I’ve had the opportunity to play with many Sonos products over the years and have watched with interest as the company has expanded from a specialized player found mostly in independent, audiophile stereo stores to a nationally recognized brand with a growing product line. And while it still continues to offer premium equipment, Sonos has also branched out into less expensive gear. Up until a month ago, the price of entry to the Sonos streaming music ecosystem was $329 for a Play:3 speaker plus $59 for a Bridge (needed to connect the wireless speaker to your Wi-Fi network). The latest addition to the Sonos line-up makes the high quality wireless audio even more affordable. The Play:1 which hit shelves in October, goes for $199 but still offers high quality sound and the ability to be integrated (now or later) as part of a larger Sonos music network.
I’m not going to go through the whole Sonos networking and setup spiel here — you can read about it on the Sonos website. The basic concept is that a bridge is used to connect to your Wi-Fi, the Sonos components all connect to the bridge, and you control them with an app on your mobile device or software on your computer. You can stream music from a library or directly from a Wi-Fi connected iPhone, iPod Touch, iPad or Android device running the Sonos app — a huge range of formats is supported including the usual suspects like MP3, AAC and WMA. The company also supports most popular streaming Internet radio services. Once your Sonos network is set up, you can continue adding speakers through the house and control them all.
Now that you know the basics, how does the Play:1 sound?
Pretty darn good for something this size. Although quite compact, this is a solid unit (just over 4 lbs) and quite attractive — you’re not going to mistake it for a typical portable speaker. Inside are a pair of Class-D digital amplifiers, a tweeter and a 3.5-inch ‘mid-woofer.’ The Play:1 can go loud without distortion or buzzing, and the sound is impressive for such a small package. It will be enough to fill a mid-sized room with quality music. A few things to note, though. While the bass is pretty solid, it’s not booming — so if you want the room to shake, you’ll want something with more oomph! in the bottom end. I also found the treble a little subdued (although you can tweak this with the EQ).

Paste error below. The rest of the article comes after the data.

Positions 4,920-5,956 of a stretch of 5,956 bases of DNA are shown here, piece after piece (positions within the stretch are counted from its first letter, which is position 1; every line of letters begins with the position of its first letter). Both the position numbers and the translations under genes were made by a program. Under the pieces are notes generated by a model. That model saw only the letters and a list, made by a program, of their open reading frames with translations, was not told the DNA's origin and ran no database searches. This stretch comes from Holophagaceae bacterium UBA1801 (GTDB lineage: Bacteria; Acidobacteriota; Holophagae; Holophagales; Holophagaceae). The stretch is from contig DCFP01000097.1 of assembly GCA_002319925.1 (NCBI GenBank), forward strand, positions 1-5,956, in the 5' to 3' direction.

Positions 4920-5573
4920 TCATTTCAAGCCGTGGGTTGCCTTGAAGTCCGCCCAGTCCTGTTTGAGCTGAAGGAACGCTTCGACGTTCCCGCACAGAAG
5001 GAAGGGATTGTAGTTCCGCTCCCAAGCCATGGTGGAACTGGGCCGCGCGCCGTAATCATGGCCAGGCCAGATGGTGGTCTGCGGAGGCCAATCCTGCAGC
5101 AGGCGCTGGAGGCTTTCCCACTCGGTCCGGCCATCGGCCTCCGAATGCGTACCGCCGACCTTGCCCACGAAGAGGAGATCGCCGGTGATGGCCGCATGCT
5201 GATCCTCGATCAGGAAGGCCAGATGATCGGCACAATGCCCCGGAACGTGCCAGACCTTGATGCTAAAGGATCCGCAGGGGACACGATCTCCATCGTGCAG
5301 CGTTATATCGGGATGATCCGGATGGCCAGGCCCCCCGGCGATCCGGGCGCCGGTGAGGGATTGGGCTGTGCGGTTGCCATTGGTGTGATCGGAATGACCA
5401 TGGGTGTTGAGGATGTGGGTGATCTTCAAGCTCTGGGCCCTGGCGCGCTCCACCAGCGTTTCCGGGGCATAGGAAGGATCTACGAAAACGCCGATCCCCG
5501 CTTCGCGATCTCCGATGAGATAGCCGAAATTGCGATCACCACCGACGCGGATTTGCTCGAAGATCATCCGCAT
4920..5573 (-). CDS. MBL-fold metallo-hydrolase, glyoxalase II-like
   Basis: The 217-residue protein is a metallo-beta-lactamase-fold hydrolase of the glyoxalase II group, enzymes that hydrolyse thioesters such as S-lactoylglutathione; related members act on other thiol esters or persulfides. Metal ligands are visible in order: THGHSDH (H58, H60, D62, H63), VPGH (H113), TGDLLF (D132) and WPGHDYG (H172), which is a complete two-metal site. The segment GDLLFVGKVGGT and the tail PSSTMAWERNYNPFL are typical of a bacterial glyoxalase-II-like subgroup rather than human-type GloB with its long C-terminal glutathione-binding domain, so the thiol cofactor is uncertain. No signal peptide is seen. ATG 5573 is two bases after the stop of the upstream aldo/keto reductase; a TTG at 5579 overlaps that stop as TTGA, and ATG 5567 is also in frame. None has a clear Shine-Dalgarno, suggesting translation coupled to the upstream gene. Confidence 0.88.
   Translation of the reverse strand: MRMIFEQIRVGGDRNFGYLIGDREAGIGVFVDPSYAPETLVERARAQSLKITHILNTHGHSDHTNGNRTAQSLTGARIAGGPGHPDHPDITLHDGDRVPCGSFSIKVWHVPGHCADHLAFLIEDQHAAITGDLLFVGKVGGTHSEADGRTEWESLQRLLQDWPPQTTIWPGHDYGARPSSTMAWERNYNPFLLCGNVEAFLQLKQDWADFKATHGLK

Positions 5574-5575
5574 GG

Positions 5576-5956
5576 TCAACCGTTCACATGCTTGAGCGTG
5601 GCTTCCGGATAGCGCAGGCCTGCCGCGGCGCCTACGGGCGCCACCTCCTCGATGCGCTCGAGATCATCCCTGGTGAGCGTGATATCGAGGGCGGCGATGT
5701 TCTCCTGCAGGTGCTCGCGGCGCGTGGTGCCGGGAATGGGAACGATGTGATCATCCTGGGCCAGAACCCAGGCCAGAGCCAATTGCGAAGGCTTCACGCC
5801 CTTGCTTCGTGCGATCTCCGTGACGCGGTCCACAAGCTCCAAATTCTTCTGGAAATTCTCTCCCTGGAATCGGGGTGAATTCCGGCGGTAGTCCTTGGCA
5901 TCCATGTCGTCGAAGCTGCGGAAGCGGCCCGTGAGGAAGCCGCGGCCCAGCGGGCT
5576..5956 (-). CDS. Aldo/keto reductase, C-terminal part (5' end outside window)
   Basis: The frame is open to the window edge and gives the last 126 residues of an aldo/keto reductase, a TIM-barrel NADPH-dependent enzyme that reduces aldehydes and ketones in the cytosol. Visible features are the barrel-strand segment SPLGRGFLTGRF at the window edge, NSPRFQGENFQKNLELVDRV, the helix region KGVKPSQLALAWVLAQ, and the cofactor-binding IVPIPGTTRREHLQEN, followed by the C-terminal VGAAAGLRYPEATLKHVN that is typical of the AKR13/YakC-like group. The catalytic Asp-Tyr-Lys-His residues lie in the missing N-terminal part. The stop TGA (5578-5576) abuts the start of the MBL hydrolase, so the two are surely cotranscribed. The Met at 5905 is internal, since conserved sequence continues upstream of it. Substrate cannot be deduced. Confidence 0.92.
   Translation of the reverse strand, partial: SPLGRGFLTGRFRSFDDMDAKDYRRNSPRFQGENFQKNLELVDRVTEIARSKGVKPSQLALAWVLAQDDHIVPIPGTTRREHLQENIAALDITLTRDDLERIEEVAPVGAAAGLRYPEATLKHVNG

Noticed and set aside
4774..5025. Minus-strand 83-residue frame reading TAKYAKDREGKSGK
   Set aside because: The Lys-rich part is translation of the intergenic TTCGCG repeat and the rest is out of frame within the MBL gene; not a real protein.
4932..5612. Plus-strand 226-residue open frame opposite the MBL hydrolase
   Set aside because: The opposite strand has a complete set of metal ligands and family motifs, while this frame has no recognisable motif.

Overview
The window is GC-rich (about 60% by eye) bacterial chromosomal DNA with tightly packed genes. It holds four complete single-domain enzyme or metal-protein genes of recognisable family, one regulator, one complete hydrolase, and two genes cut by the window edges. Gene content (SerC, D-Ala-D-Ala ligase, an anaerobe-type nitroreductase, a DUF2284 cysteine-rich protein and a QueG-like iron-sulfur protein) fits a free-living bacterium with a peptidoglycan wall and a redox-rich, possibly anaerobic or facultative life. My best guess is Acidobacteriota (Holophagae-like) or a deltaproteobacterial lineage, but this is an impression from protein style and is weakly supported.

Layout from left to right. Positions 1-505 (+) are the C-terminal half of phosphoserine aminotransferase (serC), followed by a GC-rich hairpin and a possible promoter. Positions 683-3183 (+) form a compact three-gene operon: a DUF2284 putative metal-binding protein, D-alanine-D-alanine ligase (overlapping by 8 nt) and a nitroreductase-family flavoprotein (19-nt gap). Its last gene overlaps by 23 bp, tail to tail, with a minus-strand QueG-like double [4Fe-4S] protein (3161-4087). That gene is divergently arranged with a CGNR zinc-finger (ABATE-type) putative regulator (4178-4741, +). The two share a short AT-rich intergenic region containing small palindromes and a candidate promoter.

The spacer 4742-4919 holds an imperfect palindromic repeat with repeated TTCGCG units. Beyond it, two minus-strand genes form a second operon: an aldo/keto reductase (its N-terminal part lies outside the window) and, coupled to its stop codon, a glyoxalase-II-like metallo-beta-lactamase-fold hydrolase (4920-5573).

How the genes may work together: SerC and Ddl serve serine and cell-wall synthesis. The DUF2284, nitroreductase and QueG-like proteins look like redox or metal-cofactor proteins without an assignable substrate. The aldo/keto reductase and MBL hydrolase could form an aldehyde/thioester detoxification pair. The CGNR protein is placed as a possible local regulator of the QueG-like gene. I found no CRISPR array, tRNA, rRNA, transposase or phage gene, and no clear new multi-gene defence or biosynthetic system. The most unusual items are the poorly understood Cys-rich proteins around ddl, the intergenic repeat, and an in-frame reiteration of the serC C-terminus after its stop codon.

Most importantly, this is a mono speaker. The sound is flat compared to a stereo speaker system. However, Sonos has an answer. Buy a second Play:1 and the two can be configured as a stereo pair. They’re even better than an all-in-one stereo system because you can position the speakers anywhere for real stereo separation. I’ve done this with previous Sonos speakers and the difference is instantly notable. That would be my preferred setup, but of course that doubles your price of entry.
Should you choose the Play:1 over a similarly priced Bluetooth speaker? That depends on your needs and future plans.
If you already have a Sonos network or plan to start one in the future, it’s a no-brainer–go with the Play 1. Buy a Sonos Playbar for your home theater system and a pair of Play:1s can also become the rear speakers for 5.1 setup.
If sound quality is a key requirement, I tend to avoid Bluetooth. It may not be noticeable in most speakers at this price point, but I find that compression means Bluetooth doesn’t always sound as good. That being said, Bluetooth speakers are much easier to manage if you have a wide range of devices that will be streaming and smartphone-equipped friends popping by who want to play DJ (casual Bluetooth pairing is easier than requiring an app be installed).
If portability is your thing, the Sonos Play:1 can be unplugged and moved from room to room (even out on the deck if your Wi-Fi network extends that far), but it’s not like a candy bar style portable Bluetooth speaker you can grab and plunk anywhere without thinking. It also requires power — no battery option.
I’ve been building up a collection of portable speaker docks and wireless speakers over the years and switched to a sound bar over the full home theater kit when we had kids (a lot less speaker to pull over and no wires to be yanked out). But over the past few years I’ve seen Apple switch up its dock connector and wireless streaming grow in popularity, making older docks less useful and sometimes obsolete. If I had a do-over, I’d probably start with a Sonos Playbar for the rec room and a pair of Play:1 speakers for the living room and start building from there, knowing that as my needs expand there’s always another component I can add.
The Sonos Play:1 retails for $199 and Sonos has been including a free Bridge as a package.